Sunday, May 04, 2008

Surfing beyond the USA

I have recently started using web browsers for specific tasks. I'm looking for one browser capable of meeting every internet need but I haven't found it yet.

is a good standard with a good rendering of HTML and CSS. I find it easy to design for. And it has some nice add-ons and extensions.

Camino is Firefox's younger brother designed specifically for the Mac. I've started using it because I like it's integration with the MAC interface and function.

Firefox and Camino are both Mozilla projects.

Opera has a lovely 'speed-dial' feature and good font handling.

Safari is designed by Mac for Macs. I've been finding it best at displaying international characters.

While Opera handles fonts better than the Mozilla products its HTML/CSS rendering is not as good. And while Safari is best at fonts there are issues with diacritics and spacing, and I have problems with the HTML/CSS display.

I was recently looking through some of goofy's posts over at bradshaw of the future and the font issue became obvious. It's a good site if you're interested in etymology. It's also good for checking on how the browsers are handling text (as are Bill Poser's posts at L-L).

Using goofy's post banyan and venus we can tellingly compare the four browsers.

Firefox and Camino display identically using the question marks when confused.

Opera displays the Devanagari for goofy's example of the Sanskrit. But in an attempt to show something instead of nothing the Gujarati comes out in a familar style of mangled surrogate characters.

Safari handles all the fonts without a problem.

In another post goofy throws some Arabic characters in there. The text shows up simply in the Mozilla software:

While Opera gives us block placeholders:

And Safari gives us a more detailed script:

Safari looks like the clear winner. But now it gets interesting. Take a close look at the Devanagari in the first example. Compare the text as presented by Opera and Safari. We'll zoom in on vāṇija

in Opera

and in Safari

Notice the flipped characters. We can set up a rough correspondence between the Devanagari and Roman characters in these words.

= v

= a

= n

= i

= j

Because the last character is a word final consonant it includes the [ə] in its pronunciation and we don't need a vowel written after it.

With these correspondences Opera at first appears to render the characters in the correct order. But Safari actually gets this one right as well. The ~<i> character is actually a diacritic on the ~<n> character. And it is correctly rendered before the consonant. So Safari has the right order. (Bāṇija shows the same ordering issue.)

This ordering of the diacritic has even confused the designers of the Wikipedia logo. Look at the puzzle-piece globe on the front page (where it's big enough to see). On the left limb you'll notice the ~<vi> syllable represented in the wrong order. Bill Poser mentioned this about a year ago.

Thank goodness for Exposé.

Saturday, May 03, 2008

Have red pen. Will travel. (part I)

Mxrk has encouraged me to be kind to Jeff Deck and his migrant mavens over at TEAL. I heard about these galloping grammarians a few weeks ago over at Grammar Grater.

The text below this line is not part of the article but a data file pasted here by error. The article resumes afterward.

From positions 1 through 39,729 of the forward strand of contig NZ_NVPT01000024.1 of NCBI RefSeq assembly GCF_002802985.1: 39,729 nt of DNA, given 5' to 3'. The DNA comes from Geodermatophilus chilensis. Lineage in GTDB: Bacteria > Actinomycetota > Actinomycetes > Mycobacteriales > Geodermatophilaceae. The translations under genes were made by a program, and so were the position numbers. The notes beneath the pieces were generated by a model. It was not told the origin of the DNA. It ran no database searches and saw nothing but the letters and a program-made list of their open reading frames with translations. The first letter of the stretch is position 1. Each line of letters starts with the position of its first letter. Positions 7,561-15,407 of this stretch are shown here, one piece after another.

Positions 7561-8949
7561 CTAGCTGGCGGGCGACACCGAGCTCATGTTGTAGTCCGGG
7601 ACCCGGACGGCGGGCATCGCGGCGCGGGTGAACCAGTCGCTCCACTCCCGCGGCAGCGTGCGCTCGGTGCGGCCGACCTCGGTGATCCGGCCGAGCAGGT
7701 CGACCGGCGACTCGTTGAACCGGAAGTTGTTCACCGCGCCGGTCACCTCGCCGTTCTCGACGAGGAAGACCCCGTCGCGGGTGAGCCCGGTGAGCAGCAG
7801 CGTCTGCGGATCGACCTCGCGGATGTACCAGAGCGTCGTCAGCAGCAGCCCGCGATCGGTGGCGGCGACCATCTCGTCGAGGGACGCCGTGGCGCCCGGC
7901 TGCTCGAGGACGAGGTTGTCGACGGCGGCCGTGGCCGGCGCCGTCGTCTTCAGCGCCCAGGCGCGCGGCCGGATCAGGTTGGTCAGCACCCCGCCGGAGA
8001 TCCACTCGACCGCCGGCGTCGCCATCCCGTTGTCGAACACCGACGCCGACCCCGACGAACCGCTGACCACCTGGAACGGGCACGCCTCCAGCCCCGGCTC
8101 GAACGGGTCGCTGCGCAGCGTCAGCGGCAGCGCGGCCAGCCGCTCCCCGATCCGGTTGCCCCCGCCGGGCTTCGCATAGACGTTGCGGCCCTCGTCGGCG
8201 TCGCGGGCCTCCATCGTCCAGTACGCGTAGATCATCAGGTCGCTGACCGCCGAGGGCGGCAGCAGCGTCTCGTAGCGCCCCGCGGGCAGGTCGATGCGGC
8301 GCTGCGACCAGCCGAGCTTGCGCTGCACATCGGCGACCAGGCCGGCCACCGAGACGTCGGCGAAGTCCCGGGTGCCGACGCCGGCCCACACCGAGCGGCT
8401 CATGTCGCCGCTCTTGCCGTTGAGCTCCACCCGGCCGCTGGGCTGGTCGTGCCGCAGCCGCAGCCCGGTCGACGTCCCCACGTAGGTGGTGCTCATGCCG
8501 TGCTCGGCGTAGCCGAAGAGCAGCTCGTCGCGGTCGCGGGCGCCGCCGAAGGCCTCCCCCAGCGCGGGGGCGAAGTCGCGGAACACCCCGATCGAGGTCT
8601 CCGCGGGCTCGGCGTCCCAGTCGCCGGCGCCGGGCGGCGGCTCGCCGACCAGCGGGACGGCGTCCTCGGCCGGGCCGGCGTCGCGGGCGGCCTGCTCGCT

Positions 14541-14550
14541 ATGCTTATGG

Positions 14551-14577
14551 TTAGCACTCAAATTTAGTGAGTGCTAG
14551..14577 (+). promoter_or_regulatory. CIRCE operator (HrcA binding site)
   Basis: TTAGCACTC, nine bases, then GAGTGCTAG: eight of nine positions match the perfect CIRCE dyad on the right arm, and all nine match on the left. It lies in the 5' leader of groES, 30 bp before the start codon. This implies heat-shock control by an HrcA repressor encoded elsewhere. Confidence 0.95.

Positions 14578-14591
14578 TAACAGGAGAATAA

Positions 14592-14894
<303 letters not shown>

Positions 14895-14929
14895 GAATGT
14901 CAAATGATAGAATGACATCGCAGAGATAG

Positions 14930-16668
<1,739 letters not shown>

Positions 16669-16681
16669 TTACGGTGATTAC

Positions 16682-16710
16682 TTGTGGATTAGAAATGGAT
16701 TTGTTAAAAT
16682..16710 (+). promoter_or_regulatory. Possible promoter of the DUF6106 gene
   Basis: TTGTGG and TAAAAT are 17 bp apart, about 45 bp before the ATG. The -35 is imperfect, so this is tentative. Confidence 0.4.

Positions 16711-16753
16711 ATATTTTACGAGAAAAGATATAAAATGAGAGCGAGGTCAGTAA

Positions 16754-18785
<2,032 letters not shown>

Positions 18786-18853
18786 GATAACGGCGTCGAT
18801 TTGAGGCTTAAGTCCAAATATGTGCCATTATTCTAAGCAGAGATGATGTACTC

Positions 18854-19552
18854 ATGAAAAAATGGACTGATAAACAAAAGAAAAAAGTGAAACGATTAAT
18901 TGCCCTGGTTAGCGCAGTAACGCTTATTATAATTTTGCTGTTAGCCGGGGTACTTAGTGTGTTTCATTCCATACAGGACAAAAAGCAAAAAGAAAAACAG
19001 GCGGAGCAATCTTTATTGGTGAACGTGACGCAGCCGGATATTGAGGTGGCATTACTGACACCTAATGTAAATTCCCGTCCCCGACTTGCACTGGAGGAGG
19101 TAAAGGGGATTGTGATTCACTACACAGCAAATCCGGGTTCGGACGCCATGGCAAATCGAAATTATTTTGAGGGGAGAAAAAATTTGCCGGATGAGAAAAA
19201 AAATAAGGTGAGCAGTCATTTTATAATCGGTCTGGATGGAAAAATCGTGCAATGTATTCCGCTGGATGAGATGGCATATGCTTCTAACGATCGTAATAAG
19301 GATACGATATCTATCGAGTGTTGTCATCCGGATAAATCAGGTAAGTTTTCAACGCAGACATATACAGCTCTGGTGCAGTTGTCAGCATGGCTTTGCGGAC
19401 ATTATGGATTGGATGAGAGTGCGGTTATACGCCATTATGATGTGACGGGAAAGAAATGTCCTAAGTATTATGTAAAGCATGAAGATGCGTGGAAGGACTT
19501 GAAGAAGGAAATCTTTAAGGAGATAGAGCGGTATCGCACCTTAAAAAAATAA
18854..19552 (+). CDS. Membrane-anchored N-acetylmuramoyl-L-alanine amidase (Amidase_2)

But why does Mxrk accuse me of hating any kind of corrections?

Because it's not true. I believe mistakes should be corrected by the appropriate parties. I think what he's getting at is my typical response to careless peevology: those complaints about language that falsely describe language. I also jump on those statements about language that show an irrational fear of change. I like the challenge of the argument.

Deck and his red-pen roamers travel around the country looking for typos and grammatical mistakes on signs. They correct them when they can. If they've got the money and the time and they do it without an attitude...fine. I don't care.

So how good are they at their mission? Not too bad. But there are some slips.

The site includes a blog with pictures and a rundown of the typos they have found. One post reports a minor punctuation issue on a sign: a missing comma in the following sentence.

The Museum's first taxidermist, John James Audubon was hired in the winter of 1819 to do taxidermy, build collections, and create exhibits.

Our faithful servant put a comma after Audubon because he believes "John James Audubon" is the appositive. There is some ambiguity here and some commenters disagree with him. So do I.

What we have is a fronted appositive. Consider a similar structure in the following sentences.

- A skilled stuntman, Evel Knievel set several world records.

- A strict disciplinarian, my father never let me watch more than 4 hours of TV a day.

- A prolific writer, Fouqué gathered much of his material from Scandinavian sagas and myths. (online Brittanica -- subscription needed)

The indefinite article makes the intended structure especially clear in the second sentence where I'm certainly not using my father to specify a strict disciplinarian. The definite article on the sign makes the intention less clear. But if the name is the appositive we have a strange sentence explaining why the first taxidermist, any first taxidermist, was hired. If the sentence ended with the date the first taxidermist was hired then the name as appositive would make more sense.

One commenter even mentions what I believe is the best clue to the intended meaning. If the name is the appositive the simplified sentence would be The Museum's first taxidermist was hired to do taxidermy, build collections, and create exhibits which is grammatical but has an odd redundancy.

In a response to comments Mr Deck defends his reading saying Audubon may have been mentioned in the title, but this is his first mention in the text itself. Ergo the newspapery construction that they had originally did not work. So Deck is arguing that this structure can't occur on first mention. But he gives no reason why this should be so.